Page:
- Amazon’s ‘Clifford the Big Red Dog’ reboot isn’t for you—and that’s fine 3 Years Ago
- Walmart pulls ‘Let it snow’ cocaine sweater, ruining Christmas 3 Years Ago
- The way Facebook serves political ads could be driving polarization 3 Years Ago
- A YouTuber simulated a mass shooting from his hotel room—and then posted the videos 3 Years Ago
- Trump tries another ‘Simpsons’ defense as impeachment articles drop Today 10:52 AM
- ‘Rick and Morty’ attempts to contain its dragon with mixed results in episode 4 Today 9:24 AM
- James Comey puts ‘Fox & Friends’ on blast Today 8:54 AM
- Nick Cannon’s latest Eminem diss is not working out for him Today 8:27 AM
- Conservatives want a war on porn. It’s puritanical sex values that need to go Today 7:00 AM
- The year in Meghan McCain news cycles Today 6:30 AM
- Why Tumblr is totally obsessed with 2 characters from Stephen King’s ‘It’ Today 6:00 AM
- Game developer Chucklefish accused of whitewashing characters of color Monday 5:22 PM
- Apple TV’s ‘Hala’ is a silent explosion of a coming-of-age film Monday 5:20 PM
- This new video game apparently lets you play Jesus Monday 4:02 PM
- Golden toilet creator sells world’s most expensive banana—only for another artist to eat it Monday 3:24 PM
One of the strange things that happens when you’re a mother is that people, often other mothers, come up to you in public spaces and critique your parenting. I’ve had people approach me and say my son’s hair is too long or that I’m endangering him while carrying him and stepping off the sidewalk. I’ve read many, many Facebook posts about one mom decrying the acts of another mom she saw at a store or a restaurant—though I can’t imagine they’d appreciate it if someone did the same to them.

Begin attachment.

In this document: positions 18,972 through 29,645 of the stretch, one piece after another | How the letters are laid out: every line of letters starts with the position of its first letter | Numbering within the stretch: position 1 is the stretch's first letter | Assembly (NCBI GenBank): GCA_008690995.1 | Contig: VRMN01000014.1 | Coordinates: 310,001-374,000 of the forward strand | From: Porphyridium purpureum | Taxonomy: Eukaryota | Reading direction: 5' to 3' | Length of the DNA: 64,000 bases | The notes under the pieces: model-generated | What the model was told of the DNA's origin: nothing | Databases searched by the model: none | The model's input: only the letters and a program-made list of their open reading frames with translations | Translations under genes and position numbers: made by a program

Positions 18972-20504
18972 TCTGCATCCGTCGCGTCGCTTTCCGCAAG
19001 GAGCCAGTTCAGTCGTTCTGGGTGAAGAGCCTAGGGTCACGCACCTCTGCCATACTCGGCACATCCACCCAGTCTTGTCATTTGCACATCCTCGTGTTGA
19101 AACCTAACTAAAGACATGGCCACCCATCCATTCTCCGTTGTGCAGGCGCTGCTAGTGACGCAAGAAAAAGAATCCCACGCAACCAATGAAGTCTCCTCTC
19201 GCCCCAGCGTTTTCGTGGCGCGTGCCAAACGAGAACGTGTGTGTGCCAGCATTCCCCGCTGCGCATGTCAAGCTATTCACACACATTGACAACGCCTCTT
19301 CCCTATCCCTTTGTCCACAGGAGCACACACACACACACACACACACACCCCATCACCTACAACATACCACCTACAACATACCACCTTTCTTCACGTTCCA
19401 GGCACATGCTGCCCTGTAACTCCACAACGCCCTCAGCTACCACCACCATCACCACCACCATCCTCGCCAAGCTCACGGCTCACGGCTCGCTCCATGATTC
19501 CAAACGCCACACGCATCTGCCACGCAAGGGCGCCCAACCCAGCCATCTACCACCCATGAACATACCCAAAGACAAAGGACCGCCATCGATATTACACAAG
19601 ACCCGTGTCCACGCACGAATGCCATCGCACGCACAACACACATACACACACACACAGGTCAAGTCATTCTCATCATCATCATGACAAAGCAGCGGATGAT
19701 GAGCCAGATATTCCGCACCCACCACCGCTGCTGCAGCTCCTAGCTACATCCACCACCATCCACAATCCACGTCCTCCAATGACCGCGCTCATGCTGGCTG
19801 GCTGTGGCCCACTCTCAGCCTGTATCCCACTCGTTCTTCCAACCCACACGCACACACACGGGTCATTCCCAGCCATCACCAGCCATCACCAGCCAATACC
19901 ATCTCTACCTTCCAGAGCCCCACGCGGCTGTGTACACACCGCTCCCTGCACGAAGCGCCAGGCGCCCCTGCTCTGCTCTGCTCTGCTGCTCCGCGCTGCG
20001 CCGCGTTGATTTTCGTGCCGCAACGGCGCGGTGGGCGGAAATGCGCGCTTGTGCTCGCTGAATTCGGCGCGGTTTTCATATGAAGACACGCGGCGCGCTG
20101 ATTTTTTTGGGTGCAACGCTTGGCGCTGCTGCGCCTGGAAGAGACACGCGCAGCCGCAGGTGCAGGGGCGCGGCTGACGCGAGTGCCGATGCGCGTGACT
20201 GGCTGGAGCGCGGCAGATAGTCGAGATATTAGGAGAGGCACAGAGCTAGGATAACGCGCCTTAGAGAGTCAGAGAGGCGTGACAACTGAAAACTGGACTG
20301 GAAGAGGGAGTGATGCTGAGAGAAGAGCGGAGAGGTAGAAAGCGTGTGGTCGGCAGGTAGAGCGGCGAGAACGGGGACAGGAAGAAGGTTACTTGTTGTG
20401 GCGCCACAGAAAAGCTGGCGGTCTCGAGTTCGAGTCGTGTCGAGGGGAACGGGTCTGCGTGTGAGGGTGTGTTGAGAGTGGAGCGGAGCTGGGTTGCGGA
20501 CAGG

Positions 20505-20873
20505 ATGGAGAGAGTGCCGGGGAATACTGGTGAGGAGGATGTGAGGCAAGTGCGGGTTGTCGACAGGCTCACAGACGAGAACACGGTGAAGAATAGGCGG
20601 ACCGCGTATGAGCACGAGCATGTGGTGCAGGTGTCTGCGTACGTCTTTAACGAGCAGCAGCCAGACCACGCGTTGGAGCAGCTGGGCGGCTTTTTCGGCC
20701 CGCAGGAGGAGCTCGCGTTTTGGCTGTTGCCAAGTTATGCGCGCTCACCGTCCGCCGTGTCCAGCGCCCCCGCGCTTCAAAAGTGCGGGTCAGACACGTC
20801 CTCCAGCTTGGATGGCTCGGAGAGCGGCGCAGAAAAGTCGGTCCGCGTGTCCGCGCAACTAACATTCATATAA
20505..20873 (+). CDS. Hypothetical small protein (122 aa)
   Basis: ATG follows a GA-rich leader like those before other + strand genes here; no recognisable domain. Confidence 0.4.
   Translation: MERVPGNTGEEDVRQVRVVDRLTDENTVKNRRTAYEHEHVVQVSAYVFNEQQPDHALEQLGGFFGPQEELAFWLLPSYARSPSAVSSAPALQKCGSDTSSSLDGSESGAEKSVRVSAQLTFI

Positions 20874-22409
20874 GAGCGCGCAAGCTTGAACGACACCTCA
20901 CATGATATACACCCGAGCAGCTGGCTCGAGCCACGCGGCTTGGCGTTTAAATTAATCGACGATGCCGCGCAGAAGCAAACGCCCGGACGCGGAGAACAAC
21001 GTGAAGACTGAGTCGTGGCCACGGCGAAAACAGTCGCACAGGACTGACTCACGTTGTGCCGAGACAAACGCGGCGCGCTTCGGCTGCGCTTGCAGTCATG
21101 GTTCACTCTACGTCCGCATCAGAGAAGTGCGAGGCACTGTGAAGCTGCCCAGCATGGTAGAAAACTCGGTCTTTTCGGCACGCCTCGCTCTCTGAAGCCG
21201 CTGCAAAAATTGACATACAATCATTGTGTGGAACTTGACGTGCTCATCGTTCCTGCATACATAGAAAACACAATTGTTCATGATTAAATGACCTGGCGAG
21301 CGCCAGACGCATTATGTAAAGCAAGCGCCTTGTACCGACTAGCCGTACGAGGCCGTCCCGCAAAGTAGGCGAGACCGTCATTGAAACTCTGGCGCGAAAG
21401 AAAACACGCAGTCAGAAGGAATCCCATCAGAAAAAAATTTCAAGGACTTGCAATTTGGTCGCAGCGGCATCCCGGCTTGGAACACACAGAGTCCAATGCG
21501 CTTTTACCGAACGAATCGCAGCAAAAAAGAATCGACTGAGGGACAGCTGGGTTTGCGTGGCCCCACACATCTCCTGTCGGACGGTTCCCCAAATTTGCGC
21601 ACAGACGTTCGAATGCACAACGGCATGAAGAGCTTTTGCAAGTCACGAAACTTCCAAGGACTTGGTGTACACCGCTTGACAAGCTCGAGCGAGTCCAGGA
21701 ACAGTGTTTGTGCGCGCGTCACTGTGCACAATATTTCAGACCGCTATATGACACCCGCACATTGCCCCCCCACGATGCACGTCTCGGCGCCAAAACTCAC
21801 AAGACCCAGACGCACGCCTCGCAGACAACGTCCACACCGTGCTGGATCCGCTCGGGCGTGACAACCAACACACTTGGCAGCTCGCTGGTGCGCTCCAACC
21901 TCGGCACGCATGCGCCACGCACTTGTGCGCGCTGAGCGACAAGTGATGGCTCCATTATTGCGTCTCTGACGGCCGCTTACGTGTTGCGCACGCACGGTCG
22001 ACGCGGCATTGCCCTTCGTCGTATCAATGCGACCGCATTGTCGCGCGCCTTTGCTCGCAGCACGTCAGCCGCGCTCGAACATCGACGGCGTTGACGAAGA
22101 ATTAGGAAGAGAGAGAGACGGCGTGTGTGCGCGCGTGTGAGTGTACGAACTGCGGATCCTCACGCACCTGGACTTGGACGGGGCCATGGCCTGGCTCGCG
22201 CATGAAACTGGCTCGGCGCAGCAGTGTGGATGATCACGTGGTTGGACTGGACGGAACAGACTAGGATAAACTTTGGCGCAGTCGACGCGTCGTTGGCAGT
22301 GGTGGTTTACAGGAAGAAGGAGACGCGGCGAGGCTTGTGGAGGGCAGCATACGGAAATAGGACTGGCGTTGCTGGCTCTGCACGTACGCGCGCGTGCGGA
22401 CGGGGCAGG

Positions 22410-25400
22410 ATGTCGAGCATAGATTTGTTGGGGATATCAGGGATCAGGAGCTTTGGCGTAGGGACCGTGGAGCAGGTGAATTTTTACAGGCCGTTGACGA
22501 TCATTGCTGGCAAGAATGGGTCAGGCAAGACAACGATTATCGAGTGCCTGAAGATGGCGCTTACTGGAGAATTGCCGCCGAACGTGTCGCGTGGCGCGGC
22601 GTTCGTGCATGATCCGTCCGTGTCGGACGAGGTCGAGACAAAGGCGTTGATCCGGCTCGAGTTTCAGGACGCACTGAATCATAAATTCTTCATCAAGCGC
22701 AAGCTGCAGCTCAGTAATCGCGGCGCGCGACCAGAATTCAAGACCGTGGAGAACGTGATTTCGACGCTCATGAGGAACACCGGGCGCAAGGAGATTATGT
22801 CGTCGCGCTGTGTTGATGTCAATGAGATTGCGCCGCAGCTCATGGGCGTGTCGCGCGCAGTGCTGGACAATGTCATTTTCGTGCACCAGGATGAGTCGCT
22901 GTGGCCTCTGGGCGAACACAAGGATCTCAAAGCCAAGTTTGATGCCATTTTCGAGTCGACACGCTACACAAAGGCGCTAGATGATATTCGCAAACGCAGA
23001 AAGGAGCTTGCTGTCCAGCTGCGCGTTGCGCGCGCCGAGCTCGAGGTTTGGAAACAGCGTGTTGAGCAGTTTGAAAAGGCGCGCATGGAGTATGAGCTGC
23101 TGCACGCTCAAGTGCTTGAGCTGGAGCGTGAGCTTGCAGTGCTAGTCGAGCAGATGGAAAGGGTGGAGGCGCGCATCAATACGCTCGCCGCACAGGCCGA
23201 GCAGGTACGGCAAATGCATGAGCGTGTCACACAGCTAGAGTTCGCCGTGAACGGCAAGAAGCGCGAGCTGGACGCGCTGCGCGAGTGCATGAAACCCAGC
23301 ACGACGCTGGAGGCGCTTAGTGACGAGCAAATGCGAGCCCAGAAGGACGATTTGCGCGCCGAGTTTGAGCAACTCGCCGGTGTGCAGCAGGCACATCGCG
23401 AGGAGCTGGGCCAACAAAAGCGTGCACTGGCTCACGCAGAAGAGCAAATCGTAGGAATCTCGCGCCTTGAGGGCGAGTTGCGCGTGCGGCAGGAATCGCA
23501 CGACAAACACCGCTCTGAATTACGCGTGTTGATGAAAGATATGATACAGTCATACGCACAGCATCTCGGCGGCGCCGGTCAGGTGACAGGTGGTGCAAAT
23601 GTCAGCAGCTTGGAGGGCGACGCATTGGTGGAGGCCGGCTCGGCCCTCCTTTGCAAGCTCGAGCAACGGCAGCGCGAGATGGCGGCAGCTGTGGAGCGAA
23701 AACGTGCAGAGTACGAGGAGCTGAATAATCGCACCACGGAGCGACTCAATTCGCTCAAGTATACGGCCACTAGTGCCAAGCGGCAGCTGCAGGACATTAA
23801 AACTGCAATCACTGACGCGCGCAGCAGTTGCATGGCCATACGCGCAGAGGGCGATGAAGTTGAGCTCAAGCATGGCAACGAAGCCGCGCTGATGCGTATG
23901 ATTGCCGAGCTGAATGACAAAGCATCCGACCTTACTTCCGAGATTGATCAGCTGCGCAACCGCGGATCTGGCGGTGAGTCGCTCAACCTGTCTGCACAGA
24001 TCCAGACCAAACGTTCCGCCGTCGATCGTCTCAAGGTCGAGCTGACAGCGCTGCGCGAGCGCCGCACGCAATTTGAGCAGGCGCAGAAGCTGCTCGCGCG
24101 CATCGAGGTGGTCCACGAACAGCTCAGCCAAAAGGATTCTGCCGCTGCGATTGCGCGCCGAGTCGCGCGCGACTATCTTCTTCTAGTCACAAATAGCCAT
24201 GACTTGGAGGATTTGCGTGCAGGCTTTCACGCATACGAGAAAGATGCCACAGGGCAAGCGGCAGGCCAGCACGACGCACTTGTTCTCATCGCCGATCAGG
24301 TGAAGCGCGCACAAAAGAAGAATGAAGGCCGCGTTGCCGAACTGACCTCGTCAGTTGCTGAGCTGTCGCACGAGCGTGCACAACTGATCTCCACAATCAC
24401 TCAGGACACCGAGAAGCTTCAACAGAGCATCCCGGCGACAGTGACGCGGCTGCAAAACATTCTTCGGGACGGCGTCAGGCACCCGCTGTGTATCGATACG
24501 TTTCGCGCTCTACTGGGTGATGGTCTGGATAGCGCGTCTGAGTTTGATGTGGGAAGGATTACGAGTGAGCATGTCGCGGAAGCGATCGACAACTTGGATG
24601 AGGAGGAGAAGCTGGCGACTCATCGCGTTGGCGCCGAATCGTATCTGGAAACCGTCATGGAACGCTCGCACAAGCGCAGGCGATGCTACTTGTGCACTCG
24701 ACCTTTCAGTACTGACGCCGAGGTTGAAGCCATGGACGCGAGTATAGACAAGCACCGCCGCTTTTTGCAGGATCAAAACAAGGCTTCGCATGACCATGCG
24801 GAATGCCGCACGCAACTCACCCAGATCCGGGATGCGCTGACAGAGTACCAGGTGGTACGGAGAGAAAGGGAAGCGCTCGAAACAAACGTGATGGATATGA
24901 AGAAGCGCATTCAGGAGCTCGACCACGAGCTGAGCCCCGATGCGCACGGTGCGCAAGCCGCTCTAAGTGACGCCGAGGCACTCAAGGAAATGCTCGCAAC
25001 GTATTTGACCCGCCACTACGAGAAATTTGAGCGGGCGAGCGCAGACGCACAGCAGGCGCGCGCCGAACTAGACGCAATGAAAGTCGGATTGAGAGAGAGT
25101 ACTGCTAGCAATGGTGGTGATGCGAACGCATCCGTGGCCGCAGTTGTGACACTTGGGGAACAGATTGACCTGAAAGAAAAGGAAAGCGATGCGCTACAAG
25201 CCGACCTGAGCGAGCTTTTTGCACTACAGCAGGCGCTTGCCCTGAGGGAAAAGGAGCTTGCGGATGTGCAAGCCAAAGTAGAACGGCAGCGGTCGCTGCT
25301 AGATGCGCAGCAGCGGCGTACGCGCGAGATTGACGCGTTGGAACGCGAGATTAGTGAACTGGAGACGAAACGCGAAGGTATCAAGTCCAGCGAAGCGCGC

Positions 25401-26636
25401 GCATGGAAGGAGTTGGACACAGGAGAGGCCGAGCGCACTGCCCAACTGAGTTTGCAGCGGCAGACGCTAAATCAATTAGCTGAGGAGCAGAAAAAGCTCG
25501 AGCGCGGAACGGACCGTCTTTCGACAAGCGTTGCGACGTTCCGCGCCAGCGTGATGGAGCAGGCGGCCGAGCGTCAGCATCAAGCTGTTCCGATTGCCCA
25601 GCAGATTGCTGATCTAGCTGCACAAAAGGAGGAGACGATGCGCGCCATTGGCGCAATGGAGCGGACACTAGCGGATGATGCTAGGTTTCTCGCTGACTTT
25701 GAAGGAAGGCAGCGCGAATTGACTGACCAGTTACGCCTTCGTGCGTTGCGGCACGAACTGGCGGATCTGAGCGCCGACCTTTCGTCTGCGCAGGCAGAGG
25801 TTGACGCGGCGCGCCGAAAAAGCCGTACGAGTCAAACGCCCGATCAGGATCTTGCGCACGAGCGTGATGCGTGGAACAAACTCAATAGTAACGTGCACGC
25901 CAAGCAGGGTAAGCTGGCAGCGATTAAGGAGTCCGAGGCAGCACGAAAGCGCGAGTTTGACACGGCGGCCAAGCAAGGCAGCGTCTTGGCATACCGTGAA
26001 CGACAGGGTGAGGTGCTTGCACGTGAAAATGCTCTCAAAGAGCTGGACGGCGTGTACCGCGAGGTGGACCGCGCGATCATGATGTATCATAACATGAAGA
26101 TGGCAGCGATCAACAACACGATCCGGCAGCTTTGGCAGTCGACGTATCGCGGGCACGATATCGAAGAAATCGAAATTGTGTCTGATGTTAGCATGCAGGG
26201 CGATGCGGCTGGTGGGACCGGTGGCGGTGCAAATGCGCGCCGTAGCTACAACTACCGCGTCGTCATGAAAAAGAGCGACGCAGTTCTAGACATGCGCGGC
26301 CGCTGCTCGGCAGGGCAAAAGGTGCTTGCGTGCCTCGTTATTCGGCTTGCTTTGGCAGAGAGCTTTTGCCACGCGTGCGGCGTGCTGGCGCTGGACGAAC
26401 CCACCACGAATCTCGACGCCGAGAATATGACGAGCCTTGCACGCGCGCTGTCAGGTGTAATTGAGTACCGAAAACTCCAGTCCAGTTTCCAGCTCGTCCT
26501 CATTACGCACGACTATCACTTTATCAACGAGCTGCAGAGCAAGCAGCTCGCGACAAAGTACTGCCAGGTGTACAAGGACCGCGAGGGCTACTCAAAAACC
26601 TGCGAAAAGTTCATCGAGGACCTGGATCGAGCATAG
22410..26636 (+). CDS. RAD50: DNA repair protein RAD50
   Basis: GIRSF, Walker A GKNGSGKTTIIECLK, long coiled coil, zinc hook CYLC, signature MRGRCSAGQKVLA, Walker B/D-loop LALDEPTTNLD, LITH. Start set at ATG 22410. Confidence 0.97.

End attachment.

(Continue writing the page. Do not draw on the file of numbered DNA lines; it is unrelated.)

Well, instead of stooping to the level of judgy moms, one woman took to Facebook to eloquently call out a stranger who allegedly approached her in Target to tell her child was spoiled.
“Dear Woman in Target,” Kelly Dirkes post begins. It was originally posted on Facebook in April but resurfaced again today. “I’ve heard it before, you know. That I ‘spoil that baby.’ You were convinced that she’d never learn to be ‘independent.’ I smiled at you, kissed her head, and continued my shopping. If you only knew what I know.”
Though we’re not sure what prompted the stranger to insinuate Dirkes’s child was spoiled, Dirkes goes on to list what her daughter has had to overcome. She mentions “the moment her orphanage caregiver handed her to me to cradle for the very first time—fleeting moments of serenity commingled with sheer terror.” She says how her family spent “minutes, hours, days, weeks, months, and years trying to override the part of her brain that screams ‘trauma’ and ‘not safe'” until one day “she reached out for comfort, totally unprompted.”
Dirkes ends the letter by saying spoiling her daughter is a privilege. And the comments section has met her a resounding “amen.” One even called the post “sweet redemption,” which, with over 25,000 shares, it sure is.
Jessica Machado is the IRL editor of the Daily Dot. Previously, she was an associate editor at Rolling Stone. Her work has been published in the Washington Post, Elle, Vice, Salon, BuzzFeed, Guernica, Bitch, Bust, the Cut, the Awl, the Toast, among others.